There are already plenty of solar-powered phone chargers out there, but they won't do you much good at night, when it's cloudy, or even if you live too far north. Chances are, however, that in any one of those situations, there will be at least a slight breeze ... and that's where the Trinity portable wind turbine comes into play.

The plastic-bodied Trinity is carried as a 12-inch (30.5-cm) cylinder when not in use. When you want to juice it up, you pull out the turbine's three aluminum legs, and prop it up to catch the wind. The legs can be laid flat to form a pedestal, or partially extended to form a tripod base. And yes, it is waterproof (rated to IPX6), should the wind be accompanied by rain.

As the blades turn, they spin an internal 15-watt generator that in turn charges a 15,000-mAh lithium-polymer battery pack. Using one of two USB ports on the bottom of the unit, you can then plug in your phone (or other device) and charge it. According to Skajaquoda, the Minnesota-based company that's developing the Trinity, one full charge of the battery should allow for four to six phone charges – you can also forgo the battery, and charge your phone directly from the generator.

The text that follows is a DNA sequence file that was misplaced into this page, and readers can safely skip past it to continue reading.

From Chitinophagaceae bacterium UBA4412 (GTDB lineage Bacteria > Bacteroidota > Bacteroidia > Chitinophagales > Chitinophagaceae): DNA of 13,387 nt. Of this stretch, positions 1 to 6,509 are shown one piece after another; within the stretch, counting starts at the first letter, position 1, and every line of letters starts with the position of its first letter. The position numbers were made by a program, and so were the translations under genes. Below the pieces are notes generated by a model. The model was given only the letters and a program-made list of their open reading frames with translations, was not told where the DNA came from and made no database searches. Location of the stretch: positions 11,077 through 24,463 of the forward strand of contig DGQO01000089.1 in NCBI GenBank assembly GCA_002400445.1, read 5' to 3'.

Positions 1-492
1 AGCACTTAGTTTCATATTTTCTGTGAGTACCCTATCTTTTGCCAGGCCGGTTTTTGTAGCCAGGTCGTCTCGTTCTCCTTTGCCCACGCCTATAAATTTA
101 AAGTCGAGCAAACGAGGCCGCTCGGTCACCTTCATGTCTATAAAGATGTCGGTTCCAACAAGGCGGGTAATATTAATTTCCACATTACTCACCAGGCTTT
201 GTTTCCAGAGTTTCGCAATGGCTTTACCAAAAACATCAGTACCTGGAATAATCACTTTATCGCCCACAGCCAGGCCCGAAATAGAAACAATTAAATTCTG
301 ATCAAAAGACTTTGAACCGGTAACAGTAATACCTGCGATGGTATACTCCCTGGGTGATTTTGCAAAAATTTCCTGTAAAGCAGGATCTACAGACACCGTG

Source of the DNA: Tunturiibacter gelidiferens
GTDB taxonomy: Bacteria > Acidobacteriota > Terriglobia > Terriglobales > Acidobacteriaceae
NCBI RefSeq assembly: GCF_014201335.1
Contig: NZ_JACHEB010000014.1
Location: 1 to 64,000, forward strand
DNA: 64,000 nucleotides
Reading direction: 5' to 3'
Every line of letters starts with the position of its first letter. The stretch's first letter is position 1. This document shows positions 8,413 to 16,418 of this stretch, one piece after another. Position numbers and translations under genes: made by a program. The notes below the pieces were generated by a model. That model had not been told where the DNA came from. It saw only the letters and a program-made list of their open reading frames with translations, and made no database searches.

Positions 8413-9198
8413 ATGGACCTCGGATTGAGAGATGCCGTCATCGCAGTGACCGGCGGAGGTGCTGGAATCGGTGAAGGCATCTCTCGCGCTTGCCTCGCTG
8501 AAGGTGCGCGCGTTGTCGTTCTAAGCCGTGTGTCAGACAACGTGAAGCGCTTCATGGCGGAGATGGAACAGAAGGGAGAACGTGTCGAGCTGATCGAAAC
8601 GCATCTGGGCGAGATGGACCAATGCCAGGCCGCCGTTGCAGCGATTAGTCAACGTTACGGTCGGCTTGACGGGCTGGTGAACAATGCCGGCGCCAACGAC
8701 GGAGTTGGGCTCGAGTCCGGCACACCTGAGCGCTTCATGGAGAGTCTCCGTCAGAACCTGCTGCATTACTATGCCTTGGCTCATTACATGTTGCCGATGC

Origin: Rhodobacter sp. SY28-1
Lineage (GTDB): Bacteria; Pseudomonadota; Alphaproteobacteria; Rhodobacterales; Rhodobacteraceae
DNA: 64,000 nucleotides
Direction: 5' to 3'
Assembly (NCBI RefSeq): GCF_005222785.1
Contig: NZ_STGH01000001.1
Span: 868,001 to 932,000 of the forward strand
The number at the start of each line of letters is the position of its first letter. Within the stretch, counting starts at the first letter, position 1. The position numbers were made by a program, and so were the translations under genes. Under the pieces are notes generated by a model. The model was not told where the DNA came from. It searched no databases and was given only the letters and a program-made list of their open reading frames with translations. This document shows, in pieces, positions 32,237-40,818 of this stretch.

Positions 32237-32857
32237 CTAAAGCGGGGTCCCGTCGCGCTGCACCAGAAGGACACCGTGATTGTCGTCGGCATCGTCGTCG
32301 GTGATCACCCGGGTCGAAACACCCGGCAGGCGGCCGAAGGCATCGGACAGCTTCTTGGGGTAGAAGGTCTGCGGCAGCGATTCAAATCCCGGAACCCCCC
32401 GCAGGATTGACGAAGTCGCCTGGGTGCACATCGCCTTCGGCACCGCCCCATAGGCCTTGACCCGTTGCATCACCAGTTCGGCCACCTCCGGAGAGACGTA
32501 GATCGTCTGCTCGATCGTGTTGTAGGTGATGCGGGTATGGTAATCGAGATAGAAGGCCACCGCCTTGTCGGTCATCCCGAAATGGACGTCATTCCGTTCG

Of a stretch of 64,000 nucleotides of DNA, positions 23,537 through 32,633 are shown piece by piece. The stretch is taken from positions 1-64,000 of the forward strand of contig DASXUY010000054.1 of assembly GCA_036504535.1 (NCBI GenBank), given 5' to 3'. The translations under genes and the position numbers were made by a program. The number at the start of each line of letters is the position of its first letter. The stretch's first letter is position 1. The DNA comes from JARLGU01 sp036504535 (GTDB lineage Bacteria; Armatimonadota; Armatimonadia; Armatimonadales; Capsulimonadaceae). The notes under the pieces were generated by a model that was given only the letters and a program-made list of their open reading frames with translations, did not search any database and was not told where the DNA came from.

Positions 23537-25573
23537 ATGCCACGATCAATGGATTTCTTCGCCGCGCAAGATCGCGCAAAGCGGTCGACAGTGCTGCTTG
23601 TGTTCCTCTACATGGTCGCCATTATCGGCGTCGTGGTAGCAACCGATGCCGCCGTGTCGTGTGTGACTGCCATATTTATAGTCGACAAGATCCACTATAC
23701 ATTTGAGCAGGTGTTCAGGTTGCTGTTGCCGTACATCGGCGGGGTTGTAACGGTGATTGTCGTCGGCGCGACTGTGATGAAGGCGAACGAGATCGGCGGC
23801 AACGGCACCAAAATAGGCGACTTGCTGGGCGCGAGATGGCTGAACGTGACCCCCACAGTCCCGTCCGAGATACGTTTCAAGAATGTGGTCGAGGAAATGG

Skajaquoda hasn't stated how long it takes to fully charge the battery, although it obviously depends very much on wind speed. The company plans on providing that information on its Kickstarter page soon – important information to know, for sure.

That said, if you just want to bring the Trinity along as an extra power source and don't have the time or inclination to set it out in the breeze, you can also just charge it from an outlet via an integrated mini-USB port.

The suggested retail price of the Trinity is US$399, although you can preorder one now for a pledge of $279. Delivery is estimated for January, assuming it reaches production. Should you feel like shopping around, you might also want to check out offerings such as the Orange Wind Charger, the HYmini or the Powertraveller.

More information on the Trinity is available in the pitch video below.

Sources: Kickstarter, Skajaquoda